This was something that I'd never done before. And I didn't know whether it would work or not, but because it took so long for her to get out of the... even though there was always a side off for her claustrophobia, technically she could jump out. It was about three meters off the ground. So if she jumped out, she would have hurt herself. So she'd crunch herself into this ball in this crunched-up fetal position with her legs by her ears, and then wouldn't get out for as long as her bladder would last. And I would text her things and we'd communicate that way. I did have a mic where I could speak to only her and I could whisper something to the men in the shipping container out in the parking lot to say something or do something to keep Chloë on her toes on set. And likewise, I could say something to Chloë, if we wanted to get a rise out of the guys in the parking lot. So we learned a lot, but it's very specific to what we were trying to achieve.

The messiness of Star Wars

You had a 70-page script for "Shadow in the Cloud" that was given to you originally. What was in the skeletal structure that remains? And what was it that you added to it that is the stuff that really sticks out to you?

I feel like skeletal structure is a really good way to put it. There weren't bones, muscles — it wasn't that there weren't any, it's just that they were sketched out a little. So the bones remained the same in the original script that I received. It had the conceit of staying in one place and never cutting to anyone else. That was something that I always wanted to keep. Admittedly the producers and myself were worried about that in terms of ... we didn't want it to become one of those movies that was enamored of its own conceit. We wanted it to be genuinely engaging. And then the structure of everything that happened after that, it was about the same. But for instance, the men who are a wolf pack were homogenous. They melded into one. So we did a lot of work on making them more distinct from each other, giving them an extra voice. And whether or not that comes across, because we don't spend a lot of time with them in terms of seeing them, we hear them a lot. But if you dig deeper, you can see that each man has a place in the wolf pack. You've got the sexual guy, you've got the calm leader, you've got the naysayer, and you've got the kid that just wants to be loved by his friends.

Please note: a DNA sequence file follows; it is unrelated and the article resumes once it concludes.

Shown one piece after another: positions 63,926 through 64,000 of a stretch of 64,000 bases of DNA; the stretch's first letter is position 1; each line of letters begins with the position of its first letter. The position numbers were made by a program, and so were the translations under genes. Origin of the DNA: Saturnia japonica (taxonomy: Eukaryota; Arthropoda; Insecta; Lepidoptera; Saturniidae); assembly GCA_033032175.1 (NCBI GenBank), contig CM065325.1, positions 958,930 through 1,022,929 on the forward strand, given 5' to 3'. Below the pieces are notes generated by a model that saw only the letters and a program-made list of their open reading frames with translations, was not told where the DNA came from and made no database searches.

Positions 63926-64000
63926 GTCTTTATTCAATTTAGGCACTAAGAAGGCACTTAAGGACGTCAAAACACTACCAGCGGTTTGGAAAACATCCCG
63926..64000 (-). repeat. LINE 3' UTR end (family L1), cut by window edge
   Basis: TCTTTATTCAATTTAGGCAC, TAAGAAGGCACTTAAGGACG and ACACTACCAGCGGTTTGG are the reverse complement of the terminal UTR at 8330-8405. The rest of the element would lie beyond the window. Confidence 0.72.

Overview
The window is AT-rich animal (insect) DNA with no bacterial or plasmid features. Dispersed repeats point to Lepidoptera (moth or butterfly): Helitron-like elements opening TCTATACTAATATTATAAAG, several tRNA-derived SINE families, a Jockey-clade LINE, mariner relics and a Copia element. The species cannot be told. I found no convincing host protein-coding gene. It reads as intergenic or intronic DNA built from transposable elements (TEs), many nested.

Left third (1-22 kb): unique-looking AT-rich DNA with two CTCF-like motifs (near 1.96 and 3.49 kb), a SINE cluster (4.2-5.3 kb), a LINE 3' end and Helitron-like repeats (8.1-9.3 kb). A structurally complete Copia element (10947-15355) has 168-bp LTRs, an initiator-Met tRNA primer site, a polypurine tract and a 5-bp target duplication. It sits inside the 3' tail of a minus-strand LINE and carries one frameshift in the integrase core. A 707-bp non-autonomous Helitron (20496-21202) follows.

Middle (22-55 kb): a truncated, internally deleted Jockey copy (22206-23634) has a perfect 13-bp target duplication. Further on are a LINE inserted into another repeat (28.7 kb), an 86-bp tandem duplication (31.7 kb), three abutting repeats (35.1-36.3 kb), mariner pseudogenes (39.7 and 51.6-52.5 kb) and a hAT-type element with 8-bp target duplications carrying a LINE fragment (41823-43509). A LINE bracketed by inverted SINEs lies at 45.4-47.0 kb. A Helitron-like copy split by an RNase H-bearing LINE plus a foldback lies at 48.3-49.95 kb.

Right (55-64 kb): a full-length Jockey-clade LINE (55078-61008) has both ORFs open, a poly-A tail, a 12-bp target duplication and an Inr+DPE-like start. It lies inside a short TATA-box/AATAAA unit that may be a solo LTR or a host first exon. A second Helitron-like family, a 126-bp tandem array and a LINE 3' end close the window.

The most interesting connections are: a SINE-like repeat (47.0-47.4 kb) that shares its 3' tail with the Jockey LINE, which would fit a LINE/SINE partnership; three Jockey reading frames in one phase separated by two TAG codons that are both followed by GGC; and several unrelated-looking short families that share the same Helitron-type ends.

I know you're a "Star Wars" fan, and then I looked and I remembered that "The Mandalorian" and "Obi-Wan Kenobi" both have Deborah Chow as a director. And I thought, "Well, that's cool." How do you feel about that? And also if you were going to direct a "Star Wars" story, is there a character or a part of the universe you'd want to play with?

Oh my God, I haven't actually thought about this. No one's asked me this question before. The original trilogy is everything to me. I'm that person, I'm of that generation. If we're going to talk about logistics of "The Mandalorian" and how it was made on this incredible LED volume with Unreal Engine technology, I mean, this is what I mean by the limitations being the mother of inspiration. The fact that Jon Favreau helped develop this technology to his will, to what he was doing on "The Mandalorian," was incredible. And we've joked that we made "Shadow in the Cloud" one year too early, because we would have had access possibly to an LED volume, which would have made a lot of our green and blue screen expenses a lot less — with the right R&D, of course. I think what "The Mandalorian" does so well is that it captures the original messiness of the original trilogy because it feels, even though it's an epic slick world, it feels personal to me. And that sleight of hand that was done has been somehow done again with "The Mandalorian" series. And maybe that's a tonal thing. I want to work in that tone. I want to work with that original feeling.